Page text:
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America’s Greatest Music: Beyond The Sea, etc. December 25, 2013

Posted by intellectualgridiron in Pop Culture.
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Bobby-Darin-Thats-AllThe past five days mark of the 55th Anniversary of some of the best records made over that span of time.  Starting on Dec. 19 1958, Bobby Darin and the in-house orchestra at Atco Records (a pop subsidiary label of Atlantic), conducted by Richard Weiss, cut the tracks for the album that arguably would define his career:  “That’s All.”

By this time, Darin had already established himself in the teen market with hits such as “Splish Splash” (1957) and “Queen of the Hop” (1958) and “Dream Lover” (1959), but everyone thought he was crazy when we wanted to cut an album for the adult market.  Nevertheless, the Atco executives green-lit the project, and in late December of ’58, these key tracks were cut, starting with what would become the biggest record of 1959, “Mack the Knife.”

Recorded on Dec. 19, 1958, this song was written by Bertholt Brecht for his famous “Threepenny Opera” (little known fact:  it was originally written in German) 30 years earlier, and Louis Armstrong had already given a bit of new life to the song with a hit of it in 1956.  But no matter who came before or later (Dean Martin did a live performance of it in ’59), Darin clearly owns the song with this definitive version, which remains an all-time classic to this day.

That same recording date, Darin also cut “That’s the Way Love Is,” which is also a fine record, and one that does an excellent job of nailing the feeling one feels when a guy has that one special woman in his life and how strangely all that works.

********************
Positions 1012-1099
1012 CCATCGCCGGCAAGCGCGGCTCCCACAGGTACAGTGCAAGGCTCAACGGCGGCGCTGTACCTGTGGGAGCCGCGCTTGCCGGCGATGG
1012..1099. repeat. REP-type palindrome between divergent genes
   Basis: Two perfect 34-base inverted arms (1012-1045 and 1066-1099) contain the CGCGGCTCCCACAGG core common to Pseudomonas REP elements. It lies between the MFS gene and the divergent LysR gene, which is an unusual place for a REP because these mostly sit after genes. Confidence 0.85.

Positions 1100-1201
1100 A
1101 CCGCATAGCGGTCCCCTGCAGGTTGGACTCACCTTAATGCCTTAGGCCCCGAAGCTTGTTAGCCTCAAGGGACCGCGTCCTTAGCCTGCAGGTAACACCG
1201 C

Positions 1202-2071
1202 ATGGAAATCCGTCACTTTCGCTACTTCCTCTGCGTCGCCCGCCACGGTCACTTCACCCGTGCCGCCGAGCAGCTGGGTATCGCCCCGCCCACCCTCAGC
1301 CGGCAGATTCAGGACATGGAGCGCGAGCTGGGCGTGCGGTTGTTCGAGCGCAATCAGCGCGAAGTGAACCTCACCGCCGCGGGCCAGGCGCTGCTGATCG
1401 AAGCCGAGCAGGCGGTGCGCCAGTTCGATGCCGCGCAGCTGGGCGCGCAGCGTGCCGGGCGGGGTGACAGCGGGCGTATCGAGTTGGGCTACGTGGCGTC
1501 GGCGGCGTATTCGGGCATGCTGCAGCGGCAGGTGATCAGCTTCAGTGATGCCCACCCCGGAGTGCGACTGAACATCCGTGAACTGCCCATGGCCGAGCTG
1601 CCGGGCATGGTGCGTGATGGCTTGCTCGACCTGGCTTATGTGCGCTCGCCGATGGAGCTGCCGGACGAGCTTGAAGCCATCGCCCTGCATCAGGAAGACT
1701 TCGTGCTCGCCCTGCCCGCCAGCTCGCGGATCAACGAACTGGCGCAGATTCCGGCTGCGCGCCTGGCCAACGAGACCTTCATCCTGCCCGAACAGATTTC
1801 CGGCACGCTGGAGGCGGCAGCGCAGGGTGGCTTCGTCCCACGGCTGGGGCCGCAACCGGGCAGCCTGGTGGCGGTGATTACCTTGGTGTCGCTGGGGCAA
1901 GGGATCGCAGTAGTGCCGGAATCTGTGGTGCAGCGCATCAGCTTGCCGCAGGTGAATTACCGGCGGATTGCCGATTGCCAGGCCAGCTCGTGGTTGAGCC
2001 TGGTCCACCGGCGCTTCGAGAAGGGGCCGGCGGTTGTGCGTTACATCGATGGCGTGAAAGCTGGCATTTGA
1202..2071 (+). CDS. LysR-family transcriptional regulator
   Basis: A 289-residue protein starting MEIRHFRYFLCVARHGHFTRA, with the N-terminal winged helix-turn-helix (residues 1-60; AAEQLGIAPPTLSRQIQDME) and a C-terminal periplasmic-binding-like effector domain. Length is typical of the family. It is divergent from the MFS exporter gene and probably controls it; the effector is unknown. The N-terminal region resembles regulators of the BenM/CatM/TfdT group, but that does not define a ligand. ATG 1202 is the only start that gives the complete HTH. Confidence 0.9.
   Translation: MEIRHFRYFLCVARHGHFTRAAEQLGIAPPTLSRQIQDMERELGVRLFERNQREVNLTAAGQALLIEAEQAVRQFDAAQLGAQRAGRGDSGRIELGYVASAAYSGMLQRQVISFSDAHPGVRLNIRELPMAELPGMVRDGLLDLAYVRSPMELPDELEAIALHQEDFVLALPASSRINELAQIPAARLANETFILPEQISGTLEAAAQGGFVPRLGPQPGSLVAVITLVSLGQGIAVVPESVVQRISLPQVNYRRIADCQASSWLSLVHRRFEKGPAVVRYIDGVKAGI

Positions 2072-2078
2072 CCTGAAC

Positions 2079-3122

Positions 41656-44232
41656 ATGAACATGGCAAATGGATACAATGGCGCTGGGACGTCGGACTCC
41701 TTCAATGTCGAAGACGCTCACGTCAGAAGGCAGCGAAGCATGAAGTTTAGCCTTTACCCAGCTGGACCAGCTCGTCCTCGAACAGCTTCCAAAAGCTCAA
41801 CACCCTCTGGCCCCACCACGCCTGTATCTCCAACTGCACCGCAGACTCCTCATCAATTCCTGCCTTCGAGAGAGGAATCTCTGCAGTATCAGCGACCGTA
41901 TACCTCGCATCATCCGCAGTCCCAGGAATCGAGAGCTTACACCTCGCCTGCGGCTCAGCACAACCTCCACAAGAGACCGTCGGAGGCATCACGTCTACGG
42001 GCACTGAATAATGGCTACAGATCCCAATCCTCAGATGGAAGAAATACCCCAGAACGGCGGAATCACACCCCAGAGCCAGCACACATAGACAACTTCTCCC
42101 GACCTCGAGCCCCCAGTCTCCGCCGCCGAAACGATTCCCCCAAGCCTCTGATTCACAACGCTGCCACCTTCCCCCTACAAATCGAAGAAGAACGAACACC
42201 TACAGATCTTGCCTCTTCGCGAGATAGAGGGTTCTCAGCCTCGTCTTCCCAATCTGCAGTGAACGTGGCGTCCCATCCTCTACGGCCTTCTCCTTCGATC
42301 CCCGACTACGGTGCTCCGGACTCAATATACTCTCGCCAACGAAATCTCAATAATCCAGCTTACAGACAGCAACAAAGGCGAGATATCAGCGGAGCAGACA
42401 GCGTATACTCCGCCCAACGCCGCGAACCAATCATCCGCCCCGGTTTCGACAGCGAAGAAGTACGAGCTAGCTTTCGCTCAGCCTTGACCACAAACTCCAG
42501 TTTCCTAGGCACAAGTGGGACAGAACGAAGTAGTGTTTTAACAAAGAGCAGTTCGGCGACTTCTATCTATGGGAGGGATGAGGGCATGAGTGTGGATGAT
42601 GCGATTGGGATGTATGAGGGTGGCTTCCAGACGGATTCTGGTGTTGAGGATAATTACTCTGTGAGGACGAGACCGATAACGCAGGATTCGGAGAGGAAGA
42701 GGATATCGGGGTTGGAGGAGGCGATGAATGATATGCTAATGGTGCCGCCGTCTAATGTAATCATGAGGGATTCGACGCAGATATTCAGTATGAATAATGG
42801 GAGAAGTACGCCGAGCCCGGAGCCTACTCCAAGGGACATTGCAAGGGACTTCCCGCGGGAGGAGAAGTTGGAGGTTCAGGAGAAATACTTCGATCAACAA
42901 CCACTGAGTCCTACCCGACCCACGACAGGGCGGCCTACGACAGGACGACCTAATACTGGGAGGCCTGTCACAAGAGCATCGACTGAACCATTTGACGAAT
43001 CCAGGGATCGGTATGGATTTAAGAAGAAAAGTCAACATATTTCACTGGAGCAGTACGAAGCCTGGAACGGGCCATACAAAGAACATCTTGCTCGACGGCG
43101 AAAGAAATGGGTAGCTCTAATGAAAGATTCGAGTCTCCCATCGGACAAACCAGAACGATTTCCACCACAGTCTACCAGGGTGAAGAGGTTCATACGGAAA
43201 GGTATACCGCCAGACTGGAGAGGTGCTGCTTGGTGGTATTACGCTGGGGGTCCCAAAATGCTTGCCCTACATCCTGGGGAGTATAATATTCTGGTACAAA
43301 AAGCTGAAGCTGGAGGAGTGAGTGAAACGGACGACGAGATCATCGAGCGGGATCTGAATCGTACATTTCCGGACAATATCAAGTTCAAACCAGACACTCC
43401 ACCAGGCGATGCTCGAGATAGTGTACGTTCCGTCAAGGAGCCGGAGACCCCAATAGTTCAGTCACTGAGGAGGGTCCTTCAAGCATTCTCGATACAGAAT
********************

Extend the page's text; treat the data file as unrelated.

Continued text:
In between this aforementioned span of time, he also cut two other dynamite records, both being strong, jazzy versions of the standards “Softly, As In A Morning Sunrise,” and “I’ll Remember April,” which are great for getting you up in the morning.

But the session was capped off with another definite pop record of the 1950s, and of Darin ‘s career:  “Beyond the Sea.”  The song was first recorded as “La Mer” by Charles Trenet in 1946, but Darin sang it to the English lyrics we all know and love today.  If ever somebody dear to you has been situated overseas, this song is the ultimate morale-booster, and it was recorded on Christmas Eve of 1958, 55 years ago today.

Oh, and the title cut was, ironically, the last track on this album: it’s arrangement is, er, rather unique compared to the more traditional arrangements of this particular standard.

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